On 9 October, the Caravan events were hosted by Batumi, a city with great energy and wonderful people. Here, meetings were held with forced relocants who live in this city, as well as with students and teachers.
The meeting with relocants and refugees was interactive. Its participants – 15 people from Belarus and Ukraine – tried to understand their roles and realise who they are, what they want and what is necessary for a healthy psychological state.
On the same day, another meeting was held at Shota Rustaveli University of Batumi. Citizenship education expert Tamar Karaia gave a lecture to 60 first-year students of the integrated bachelor-master educational program of elementary level teacher training of the Faculty of Science and Education.
The theme of the meeting was “Prevention of Radicalization and Violent Extremism”. During the lecture, Tamar Karaia informed the students about the Civic Education Teachers’ Forum, EENCE, German Federal Foreign Office, and the “Caravan” project itself.
The presentation focused on concrete examples of violence in the world, the fight for women’s rights, discrimination, xenophobia, and radicalization.
Discussing these issues is important for future teachers as it helps increase civil self-awareness on several topics, leading to a healthier future. The first-year students actively participated in the lecture process and answered the questions posed by the speaker.
We will now share the views of the students who attended today’s meeting:
“I really liked the meeting and the topic covered in the ‘Caravan’ project. I learned things that I didn’t know before, and I will use this knowledge in practice.”Mariam Abuselidze
“I think the presentation was interesting. We received necessary and useful information for our future endeavors.”Giorgi Nakashidze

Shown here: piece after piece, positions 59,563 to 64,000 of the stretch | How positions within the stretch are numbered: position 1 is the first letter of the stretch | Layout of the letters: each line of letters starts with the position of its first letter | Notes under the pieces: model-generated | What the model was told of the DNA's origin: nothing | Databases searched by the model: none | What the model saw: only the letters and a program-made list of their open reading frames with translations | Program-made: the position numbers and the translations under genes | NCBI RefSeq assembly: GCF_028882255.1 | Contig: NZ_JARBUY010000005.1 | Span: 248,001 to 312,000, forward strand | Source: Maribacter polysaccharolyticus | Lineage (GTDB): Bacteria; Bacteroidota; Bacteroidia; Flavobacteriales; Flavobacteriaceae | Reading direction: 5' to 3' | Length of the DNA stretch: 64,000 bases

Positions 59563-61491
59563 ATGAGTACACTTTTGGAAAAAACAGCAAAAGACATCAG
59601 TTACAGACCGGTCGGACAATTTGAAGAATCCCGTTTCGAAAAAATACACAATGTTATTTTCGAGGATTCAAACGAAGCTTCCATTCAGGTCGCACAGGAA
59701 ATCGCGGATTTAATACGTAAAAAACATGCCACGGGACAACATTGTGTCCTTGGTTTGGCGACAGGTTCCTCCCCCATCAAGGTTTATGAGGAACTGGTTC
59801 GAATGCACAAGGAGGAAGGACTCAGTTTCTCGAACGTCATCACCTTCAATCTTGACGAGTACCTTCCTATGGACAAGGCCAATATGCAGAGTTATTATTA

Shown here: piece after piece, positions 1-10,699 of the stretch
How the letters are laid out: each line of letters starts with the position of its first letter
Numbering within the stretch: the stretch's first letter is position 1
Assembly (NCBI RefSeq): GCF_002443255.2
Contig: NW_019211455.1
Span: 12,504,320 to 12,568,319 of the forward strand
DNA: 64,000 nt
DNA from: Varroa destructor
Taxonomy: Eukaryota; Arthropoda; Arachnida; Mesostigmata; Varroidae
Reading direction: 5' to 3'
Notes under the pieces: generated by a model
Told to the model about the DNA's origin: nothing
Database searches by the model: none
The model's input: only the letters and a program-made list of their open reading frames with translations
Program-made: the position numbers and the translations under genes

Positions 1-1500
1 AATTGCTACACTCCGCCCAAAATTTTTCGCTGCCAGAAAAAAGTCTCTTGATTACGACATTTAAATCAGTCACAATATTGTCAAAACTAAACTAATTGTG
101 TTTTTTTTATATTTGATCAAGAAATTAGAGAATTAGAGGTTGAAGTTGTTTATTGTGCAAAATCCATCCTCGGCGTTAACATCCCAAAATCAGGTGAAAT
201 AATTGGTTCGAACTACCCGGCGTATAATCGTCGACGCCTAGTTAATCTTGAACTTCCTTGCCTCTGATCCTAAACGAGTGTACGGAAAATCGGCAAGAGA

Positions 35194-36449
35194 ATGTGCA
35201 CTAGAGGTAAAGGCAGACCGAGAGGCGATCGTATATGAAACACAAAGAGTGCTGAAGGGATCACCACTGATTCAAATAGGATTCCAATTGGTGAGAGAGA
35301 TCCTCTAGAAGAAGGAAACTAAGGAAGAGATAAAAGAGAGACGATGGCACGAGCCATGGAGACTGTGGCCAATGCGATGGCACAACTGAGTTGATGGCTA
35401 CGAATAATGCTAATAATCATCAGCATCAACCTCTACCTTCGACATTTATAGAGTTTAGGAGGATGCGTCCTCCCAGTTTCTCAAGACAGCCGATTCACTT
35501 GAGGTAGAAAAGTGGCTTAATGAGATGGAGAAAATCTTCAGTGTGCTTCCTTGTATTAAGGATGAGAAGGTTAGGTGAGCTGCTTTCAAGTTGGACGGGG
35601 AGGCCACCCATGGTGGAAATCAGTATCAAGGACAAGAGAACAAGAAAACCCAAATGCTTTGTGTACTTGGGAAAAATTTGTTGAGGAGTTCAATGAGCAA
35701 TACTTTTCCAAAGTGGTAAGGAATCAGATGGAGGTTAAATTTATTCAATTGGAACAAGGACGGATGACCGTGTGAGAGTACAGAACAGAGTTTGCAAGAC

The day ended with a discussion on an important topic, EU-funded grants and Internationalization, which was delivered by Ukrainian expert Oksana Zamora, currently based in the Czech Republic.
Relocated Ukrainians constituted the largest share of participants; therefore, the topic of individual grants was of the most interest to them. They were also interested in the development of Georgian-Ukrainian cooperation at the NGO level, which extended the session longer than expected.
The seminar aimed to promote the accessibility of grant funding for meeting the needs of civic society by active individuals.
The expert pointed out that each active citizen usually contributes to several fields, such as education and business, civic activism, media, or art. An overview of available sources of information about grant funding, funded projects, and partnership building was provided.
Caravan in Georgia is organized by Eastern-European Association for Citizenship Education under support of the Federal Agency of Citizenship Education of Germany (bpb) and funded by German Foreign Office. The local partner of Caravan is a Civic Education Teachers’ Forum (CETF, Georgia).